By Tara Crosson
Owner Will Ford was fortifying himself for the Saturday night rush at Eight Mile Creek on Mulberry Street. He bit into a medallion of skewered, char-grilled meat, one of the restaurant’s best sellers. It looked like lamb and smelled like beef, but it was neither. It was kangaroo.
Ford, who hails from rural South Australia and specializes in Australian haute cuisine, said American attitudes toward food have broadened “from sustenance to pleasure. People are looking for new ways to please themselves,” he said.
Ostrich, rattlesnake, emu and other exotic, or specialty, meats are appearing on more dinner plates in the United States. High-protein diet fads, the mad cow threat and more adventuresome palates are helping to spur their popularity.
A typical American eats 195 pounds of meat (red meat, poultry and fish) a year, or 57 pounds more a year than in the 1950s, according to a 2002 report from the U.S. Department of Agriculture. Availability, affordability and dual-income households have all contributed to the increase, the report said. And while beef, poultry, pork and veal are the market leaders, specialty game and meat are beginning to share refrigerator space in supermarkets across the country.
Martin Klein of New York is a keen advocate of such food alternatives. He has tried cuts of ostrich, turtle, alligator—even impala, during an African safari. “It was fabulous,” said Klein, an employee with accounting firm Deloitte & Touche, who said he likes to eat what the locals eat when he travels.
Russ McCurdy, owner of Seattle’s Finest Exotic Meats in Shoreline, Wash., said his company has grown between 20 percent to 40 percent a year for each of the past five years.
Myra Charleston, at-large director of the 600-member Dallas-based American Emu Association, said the demand for emu is through the roof. Business picked up so much that farmers who “haven’t hatched [birds] in the last couple of years have fired up their incubators,” Charleston said.
Farm-raised exotic animals are regulated by the Food and Drug Administration, while the Food Safety Inspection Service of the U.S. Department of Agriculture oversees the inspection of slaughterhouses for cleanliness. Inspection is a voluntary procedure, and producers pay $43.60 per hour for the service, said Steven Cohen, a spokesman for the food safety office. “The industry wants to show the public that the meat is safe and clean,” McCurdy said. “This gives protection to all of us.”
Specialty meat is marketed as a healthful alternative to meat and poultry—especially to those animals injected with steroids and antibiotics. Most ostrich, buffalo, emu and other specialty animals are raised on grass diets and are free of antibiotics and growth hormones. Proponents extol the meat for its clean, pure flavor, while beef advocates counter that Americans prefer the best cuts from steakhouses because they taste better, with animals fed not only on grass but corn and oats as well.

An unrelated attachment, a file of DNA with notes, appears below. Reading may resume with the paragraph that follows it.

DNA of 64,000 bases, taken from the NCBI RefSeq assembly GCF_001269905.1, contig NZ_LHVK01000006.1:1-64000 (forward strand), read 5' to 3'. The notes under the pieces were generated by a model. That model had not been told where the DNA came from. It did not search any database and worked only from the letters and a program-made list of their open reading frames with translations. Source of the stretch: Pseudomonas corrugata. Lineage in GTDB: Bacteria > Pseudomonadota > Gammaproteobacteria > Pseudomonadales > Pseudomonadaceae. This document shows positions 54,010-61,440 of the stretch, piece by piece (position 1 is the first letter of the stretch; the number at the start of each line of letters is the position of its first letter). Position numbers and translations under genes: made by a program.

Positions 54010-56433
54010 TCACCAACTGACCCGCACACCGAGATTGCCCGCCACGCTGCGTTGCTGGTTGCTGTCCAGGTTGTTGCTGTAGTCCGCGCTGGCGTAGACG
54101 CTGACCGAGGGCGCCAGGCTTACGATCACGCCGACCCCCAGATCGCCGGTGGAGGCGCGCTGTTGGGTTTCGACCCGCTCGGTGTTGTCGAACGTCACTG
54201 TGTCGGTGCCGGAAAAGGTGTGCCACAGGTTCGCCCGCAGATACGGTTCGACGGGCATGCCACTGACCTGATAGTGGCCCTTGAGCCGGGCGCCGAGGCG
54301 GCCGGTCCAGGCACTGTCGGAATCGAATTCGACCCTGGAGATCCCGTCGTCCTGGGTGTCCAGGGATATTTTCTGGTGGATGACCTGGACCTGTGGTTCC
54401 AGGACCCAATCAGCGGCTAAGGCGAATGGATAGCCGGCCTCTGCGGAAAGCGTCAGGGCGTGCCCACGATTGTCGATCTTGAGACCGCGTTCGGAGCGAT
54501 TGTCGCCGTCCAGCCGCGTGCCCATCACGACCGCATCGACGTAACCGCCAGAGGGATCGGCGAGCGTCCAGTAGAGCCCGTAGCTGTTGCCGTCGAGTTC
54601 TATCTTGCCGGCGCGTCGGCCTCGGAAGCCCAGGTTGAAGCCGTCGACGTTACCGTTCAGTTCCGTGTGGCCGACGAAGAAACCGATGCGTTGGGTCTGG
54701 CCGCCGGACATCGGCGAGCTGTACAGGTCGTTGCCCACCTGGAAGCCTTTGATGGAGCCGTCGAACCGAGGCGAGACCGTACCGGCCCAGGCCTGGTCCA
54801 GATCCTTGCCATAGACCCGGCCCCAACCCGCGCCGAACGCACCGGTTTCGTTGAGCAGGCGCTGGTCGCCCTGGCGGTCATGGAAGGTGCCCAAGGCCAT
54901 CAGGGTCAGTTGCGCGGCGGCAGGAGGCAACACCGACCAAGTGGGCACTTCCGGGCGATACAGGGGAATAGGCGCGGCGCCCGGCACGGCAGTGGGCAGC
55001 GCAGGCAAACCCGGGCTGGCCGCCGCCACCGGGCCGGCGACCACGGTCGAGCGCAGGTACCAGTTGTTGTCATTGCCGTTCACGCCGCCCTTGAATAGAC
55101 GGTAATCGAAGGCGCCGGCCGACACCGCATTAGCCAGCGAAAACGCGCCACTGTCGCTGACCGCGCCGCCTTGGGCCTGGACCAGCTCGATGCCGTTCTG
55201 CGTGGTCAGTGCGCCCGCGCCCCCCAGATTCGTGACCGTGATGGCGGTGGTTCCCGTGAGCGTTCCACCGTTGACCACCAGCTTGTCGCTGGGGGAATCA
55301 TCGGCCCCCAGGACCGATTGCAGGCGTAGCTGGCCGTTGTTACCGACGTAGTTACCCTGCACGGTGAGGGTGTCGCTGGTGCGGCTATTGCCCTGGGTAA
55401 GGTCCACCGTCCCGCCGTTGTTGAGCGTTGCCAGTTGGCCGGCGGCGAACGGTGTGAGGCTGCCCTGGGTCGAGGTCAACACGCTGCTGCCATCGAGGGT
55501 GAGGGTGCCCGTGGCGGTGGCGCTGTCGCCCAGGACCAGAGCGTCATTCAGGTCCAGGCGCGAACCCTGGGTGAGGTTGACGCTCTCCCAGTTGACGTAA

The health-conscious consumer points to other differences, however. A 3.6-ounce serving of hamburger meat has about 18 fat grams and about 87 milligrams of cholesterol. The same serving size of skinless emu has 3 grams of fat and about 45 milligrams of cholesterol, according to the U.S. Department of Agriculture. Chefs added that careful preparation is required. Specialty meat “dries out much easier because of the low fat content,” said Mark Lahm, the chef and owner of Henry’s End, a restaurant specializing in exotic game and meat in Brooklyn.
Currently, though, the high price tag of exotic fare puts it out of the reach of many consumers. A typical sirloin London broil costs about $8 a pound; a similar cut of kangaroo will set a buyer back about $18 a pound.
Game and specialty meats are nothing new to some local markets. Byerly’s and Lund’s, the high-end Minnesota supermarket chains owned by Lund Food Holdings, have sold specialty meat for over 20 years. “Our customers see these items as beef alternatives,” said Scott Ruth, vice president of purchasing for Lund Food.
Sales of buffalo meat have helped spur sales of other specialty meats in some markets. “Ground buffalo has grown in popularity,” said Jo Natale, a spokeswoman for Wegmans Food Markets of Rochester, N.Y. Natale said venison, ostrich and poussin are among Wegmans’ best sellers.
True believers also are enjoying some hard-won success. Ariane Daguin, co-owner of D’Artagnan, a leading purveyor of specialty foods in the United States, started knocking on chefs’ doors more than 20 years ago, trying to convince them to buy her organic game. “Little by little, chefs increased the volume. They said they could shine with these products,” said Daguin. Before long, she said restaurant customers began to ask their butchers and supermarket managers to carry exotic meat.
At the end of the day, said Lahm, the Brooklyn restaurateur, “people just don’t want to eat chicken all the time.”